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The always interesting Julia Ioffe has a chilling piece up at The New Republic about what Vladimir Putin and his associates have been getting up to back home while the rest of the world wrings its hands about Crimea.
Their moves include, among many others:
- Firing the editor-in-chief of Lenta.ru, “arguably the best news site in Russia”, and replacing him with a Kremlin loyalist. The entire staff resigned in protest. This follows Putin’s full-on assault just before the Olympics on Dozhd, the last independent television channel in Russia. Dozhd just announced that it will shut down as a result of that clampdown.
- Going after the Internet. The Kremlin banned access to opposition news sites, to the site of Moscow’s biggest radio station, and to the blog of anti-Putin cyber-activist Alexey Navalny, who is under house arrest.
- Touting a vastly expensive “Trans-Eurasian Development Belt” that is in opposition to Western influence. Vladimir Yakunin, head of Russian Railways (the biggest company in Russia), explained the venture as follows (I used Google Translate on text from Lenta; native speakers please correct as necessary): “Western countries impose values that are alien to Russian values, in particular, economic development for the betterment of quantitative indicators. Under this model, the development of Russia is losing its inherent spirituality and morality.” This is not the first time that Yakunin has said the global financial crisis contains a moral element. This “new geopolitical economic cluster” is intended to combat that Western-imposed moral rot.
Pro-Russian and anti-Western sentiment is being expressed openly, fervently, and much more frequently — indeed, it’s coming so fast that Ioffe says she’s having difficulty keeping up with it.
She reports that regime-praising, anti-Western rhetoric is being ratcheted up sharply among Russian writers, artists and intellectual elites, many of whom are dependent on the Kremlin for grants. She describes elementary school kids coming home terrified after having been told by their teachers that America is going to invade Russia. A friend told her that Russian TV had just informed him that “the internet is for radicals and perverts” —which the friend interpreted as “a clear foreshadowing of a great firewall with the West.”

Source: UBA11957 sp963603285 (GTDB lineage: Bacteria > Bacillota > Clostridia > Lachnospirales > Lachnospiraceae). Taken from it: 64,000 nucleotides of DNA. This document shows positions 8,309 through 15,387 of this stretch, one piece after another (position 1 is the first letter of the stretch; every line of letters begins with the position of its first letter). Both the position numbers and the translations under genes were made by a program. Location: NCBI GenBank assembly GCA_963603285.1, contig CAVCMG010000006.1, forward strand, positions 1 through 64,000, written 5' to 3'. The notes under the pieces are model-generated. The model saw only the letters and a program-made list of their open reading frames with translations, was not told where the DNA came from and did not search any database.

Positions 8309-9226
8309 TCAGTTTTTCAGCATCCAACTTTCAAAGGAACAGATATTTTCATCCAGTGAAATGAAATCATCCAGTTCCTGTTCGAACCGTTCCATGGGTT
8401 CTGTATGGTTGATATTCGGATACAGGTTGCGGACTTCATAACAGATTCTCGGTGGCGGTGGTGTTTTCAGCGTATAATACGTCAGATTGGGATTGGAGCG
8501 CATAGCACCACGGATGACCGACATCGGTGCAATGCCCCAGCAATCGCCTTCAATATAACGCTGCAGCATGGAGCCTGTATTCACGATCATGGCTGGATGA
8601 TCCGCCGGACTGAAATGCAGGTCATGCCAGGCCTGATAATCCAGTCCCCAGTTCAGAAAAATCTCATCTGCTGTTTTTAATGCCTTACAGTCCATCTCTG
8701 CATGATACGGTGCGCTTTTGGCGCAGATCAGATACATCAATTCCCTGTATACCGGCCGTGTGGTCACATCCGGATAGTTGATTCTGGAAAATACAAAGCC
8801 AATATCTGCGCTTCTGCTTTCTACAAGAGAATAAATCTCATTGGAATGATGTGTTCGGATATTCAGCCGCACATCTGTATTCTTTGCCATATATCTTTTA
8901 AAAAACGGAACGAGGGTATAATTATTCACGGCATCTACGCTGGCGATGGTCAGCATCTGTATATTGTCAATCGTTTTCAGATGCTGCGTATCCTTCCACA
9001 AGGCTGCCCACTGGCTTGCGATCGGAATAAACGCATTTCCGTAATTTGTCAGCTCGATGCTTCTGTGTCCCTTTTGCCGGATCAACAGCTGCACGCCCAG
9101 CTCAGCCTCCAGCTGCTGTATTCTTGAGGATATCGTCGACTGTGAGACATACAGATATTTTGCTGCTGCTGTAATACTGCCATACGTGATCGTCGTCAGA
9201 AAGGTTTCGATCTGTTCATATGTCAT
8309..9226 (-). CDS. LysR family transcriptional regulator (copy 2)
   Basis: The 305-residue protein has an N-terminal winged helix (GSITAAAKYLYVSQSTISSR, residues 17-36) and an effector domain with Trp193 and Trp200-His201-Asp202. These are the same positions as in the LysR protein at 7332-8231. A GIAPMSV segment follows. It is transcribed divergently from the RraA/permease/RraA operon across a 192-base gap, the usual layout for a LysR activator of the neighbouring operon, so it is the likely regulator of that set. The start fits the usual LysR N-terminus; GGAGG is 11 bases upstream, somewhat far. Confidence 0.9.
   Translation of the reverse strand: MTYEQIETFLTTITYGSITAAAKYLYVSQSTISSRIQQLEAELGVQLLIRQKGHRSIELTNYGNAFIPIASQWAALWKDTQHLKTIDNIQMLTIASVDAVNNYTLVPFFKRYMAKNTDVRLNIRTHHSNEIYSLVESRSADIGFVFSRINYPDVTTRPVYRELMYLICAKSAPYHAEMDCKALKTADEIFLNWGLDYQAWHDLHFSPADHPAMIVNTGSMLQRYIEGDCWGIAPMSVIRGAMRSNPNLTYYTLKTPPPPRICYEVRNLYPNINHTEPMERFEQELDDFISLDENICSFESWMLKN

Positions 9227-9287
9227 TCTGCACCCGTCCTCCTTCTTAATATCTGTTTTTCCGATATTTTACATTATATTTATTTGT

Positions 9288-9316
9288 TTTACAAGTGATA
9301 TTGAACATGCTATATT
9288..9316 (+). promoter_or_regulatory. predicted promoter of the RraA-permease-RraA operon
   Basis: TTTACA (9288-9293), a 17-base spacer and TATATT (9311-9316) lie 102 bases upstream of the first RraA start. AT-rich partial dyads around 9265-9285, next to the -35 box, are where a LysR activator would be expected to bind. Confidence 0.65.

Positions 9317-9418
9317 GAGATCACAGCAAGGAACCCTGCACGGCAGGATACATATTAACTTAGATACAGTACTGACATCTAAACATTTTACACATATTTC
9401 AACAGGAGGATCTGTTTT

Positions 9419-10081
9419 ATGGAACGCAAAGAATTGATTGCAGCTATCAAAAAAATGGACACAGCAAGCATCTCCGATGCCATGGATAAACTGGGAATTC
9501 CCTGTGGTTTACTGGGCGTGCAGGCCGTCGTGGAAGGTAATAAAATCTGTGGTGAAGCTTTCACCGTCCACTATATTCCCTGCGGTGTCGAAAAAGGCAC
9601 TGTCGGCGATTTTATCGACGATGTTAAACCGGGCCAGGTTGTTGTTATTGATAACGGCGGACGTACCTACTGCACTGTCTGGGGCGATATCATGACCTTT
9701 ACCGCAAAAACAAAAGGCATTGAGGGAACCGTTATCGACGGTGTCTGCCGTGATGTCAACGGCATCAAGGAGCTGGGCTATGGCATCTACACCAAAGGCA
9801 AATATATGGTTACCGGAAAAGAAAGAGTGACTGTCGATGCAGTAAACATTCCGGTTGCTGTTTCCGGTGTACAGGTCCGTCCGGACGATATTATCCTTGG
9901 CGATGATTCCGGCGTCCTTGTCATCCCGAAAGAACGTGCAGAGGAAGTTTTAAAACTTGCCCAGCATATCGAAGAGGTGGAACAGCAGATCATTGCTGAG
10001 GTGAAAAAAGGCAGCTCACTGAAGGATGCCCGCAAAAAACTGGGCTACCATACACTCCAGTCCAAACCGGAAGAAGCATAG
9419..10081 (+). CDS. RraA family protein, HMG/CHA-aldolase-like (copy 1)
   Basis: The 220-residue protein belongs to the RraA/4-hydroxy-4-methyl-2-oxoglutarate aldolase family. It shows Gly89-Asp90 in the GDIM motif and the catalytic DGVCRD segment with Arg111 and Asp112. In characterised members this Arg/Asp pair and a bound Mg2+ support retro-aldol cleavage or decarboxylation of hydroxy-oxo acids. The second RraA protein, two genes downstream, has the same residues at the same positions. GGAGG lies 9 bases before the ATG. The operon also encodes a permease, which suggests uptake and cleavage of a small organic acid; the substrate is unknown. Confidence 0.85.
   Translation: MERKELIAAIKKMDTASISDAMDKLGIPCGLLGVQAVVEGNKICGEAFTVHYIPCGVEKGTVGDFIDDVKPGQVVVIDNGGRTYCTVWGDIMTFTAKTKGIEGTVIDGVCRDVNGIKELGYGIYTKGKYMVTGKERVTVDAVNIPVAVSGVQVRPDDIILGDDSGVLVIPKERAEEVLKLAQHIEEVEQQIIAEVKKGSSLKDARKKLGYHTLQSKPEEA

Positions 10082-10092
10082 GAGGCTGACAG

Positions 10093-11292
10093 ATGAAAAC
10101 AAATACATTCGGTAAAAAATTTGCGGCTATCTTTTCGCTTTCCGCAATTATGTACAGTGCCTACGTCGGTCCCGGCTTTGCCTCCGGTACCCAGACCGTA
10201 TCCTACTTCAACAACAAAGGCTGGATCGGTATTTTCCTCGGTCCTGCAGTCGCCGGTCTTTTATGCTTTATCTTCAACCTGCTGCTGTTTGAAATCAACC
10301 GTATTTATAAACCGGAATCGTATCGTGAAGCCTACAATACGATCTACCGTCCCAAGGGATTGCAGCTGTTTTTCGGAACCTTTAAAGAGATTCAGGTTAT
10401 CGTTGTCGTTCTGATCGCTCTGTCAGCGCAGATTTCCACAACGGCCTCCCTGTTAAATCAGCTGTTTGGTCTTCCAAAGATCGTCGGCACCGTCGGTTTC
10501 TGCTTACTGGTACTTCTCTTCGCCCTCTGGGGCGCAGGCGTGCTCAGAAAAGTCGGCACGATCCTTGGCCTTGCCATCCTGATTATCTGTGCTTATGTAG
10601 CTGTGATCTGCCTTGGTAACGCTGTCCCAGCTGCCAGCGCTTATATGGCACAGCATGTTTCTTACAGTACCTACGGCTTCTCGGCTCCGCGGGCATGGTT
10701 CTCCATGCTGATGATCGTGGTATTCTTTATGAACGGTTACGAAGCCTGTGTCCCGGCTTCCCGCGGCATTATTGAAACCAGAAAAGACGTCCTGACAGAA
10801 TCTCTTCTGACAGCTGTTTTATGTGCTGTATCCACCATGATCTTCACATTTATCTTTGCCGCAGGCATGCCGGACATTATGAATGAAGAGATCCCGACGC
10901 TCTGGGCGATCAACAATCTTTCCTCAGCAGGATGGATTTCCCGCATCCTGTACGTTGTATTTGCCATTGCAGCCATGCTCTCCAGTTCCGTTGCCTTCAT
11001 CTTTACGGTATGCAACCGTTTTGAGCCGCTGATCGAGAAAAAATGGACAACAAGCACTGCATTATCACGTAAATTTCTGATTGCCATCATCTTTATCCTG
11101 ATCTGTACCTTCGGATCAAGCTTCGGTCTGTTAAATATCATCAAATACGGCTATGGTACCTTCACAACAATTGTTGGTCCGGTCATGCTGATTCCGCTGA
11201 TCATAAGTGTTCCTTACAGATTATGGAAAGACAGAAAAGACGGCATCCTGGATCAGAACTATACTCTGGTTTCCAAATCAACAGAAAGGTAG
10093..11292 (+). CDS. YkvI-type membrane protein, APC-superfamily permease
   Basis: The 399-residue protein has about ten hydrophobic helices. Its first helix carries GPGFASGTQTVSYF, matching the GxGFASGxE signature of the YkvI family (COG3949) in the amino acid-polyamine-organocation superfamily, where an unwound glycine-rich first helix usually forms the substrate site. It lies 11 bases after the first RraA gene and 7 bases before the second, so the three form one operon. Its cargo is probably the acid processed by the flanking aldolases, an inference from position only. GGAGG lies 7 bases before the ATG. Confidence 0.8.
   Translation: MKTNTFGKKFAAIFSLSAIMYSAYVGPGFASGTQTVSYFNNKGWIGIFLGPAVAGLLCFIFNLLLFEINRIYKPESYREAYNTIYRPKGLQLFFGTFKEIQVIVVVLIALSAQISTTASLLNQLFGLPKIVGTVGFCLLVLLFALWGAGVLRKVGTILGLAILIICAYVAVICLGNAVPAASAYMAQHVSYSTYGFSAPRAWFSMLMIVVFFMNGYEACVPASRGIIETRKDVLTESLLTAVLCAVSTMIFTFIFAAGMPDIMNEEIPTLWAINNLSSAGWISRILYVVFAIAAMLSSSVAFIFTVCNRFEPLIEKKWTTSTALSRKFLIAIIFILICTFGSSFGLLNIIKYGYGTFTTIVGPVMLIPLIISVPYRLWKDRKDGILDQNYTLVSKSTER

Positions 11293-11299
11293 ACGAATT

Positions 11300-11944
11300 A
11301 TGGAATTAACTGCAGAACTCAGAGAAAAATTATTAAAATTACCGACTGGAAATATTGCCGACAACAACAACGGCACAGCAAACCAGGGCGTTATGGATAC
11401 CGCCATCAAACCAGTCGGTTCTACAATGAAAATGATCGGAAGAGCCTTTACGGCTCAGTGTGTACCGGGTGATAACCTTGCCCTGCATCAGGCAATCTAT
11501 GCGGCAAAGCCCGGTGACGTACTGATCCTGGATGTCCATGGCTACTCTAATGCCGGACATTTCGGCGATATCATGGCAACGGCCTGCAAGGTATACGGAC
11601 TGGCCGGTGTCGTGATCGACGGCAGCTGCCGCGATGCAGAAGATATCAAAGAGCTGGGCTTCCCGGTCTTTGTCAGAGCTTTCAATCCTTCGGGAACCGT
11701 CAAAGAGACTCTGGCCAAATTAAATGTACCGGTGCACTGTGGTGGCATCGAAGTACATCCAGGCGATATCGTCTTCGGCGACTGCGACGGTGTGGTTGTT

The picture is wider than Crimea or Ukraine, and it’s deeply unsettling. Ioffe’s conclusion:
Here’s what’s scary about this: this is all being done, according to various reports, without any consultation with anyone outside Putin’s shrinking inner circle of old KGB spooks. The economic elites most likely to suffer from a plummeting ruble and sanctions have been shut out of the decision-making process. This is all about intangibles, the things that reason can’t hook, the things impervious to logic and reasoning and even the cynical algebra of geopolitical interests. This is about pride and values and the Trans-Eurasian Development Belt.
And, yes, all of this is familiar and increasingly terrifying, but to whom? To you and me and an increasingly besieged island of Moscow liberals? Because, terrifyingly, familiarly, all of this works. The method has been tried many times, and it is true: Putin’s approval ratings have grown to their highest level in three years. Nearly two-thirds of Russians think there is no legitimate government in Kiev and that there is anarchy on the streets of Ukraine. Over half said that moving Russian troops into Crimea was legal; of those, two-thirds agree that this is basically Russian land. Nearly half of those polled said that a Russian presence in the area brings stability, and that Crimea should be brought into the fold of the Russian Federation.
What Moscow liberals are discovering is how quickly the ground has shifted beneath their feet since Putin came back to power in 2012, how futile and pathetic their resistance, and how easily wartime mobilization can steamroll them into nonexistence, in a way it couldn’t when Russia went to war with Georgia in 2008. This time, even their tiny Internet ghetto isn’t safe anymore. And its not clear that, once all this over and Crimea is safely part of Russia, that the regime will roll back these measures. In fact, it’s highly likely that it won’t.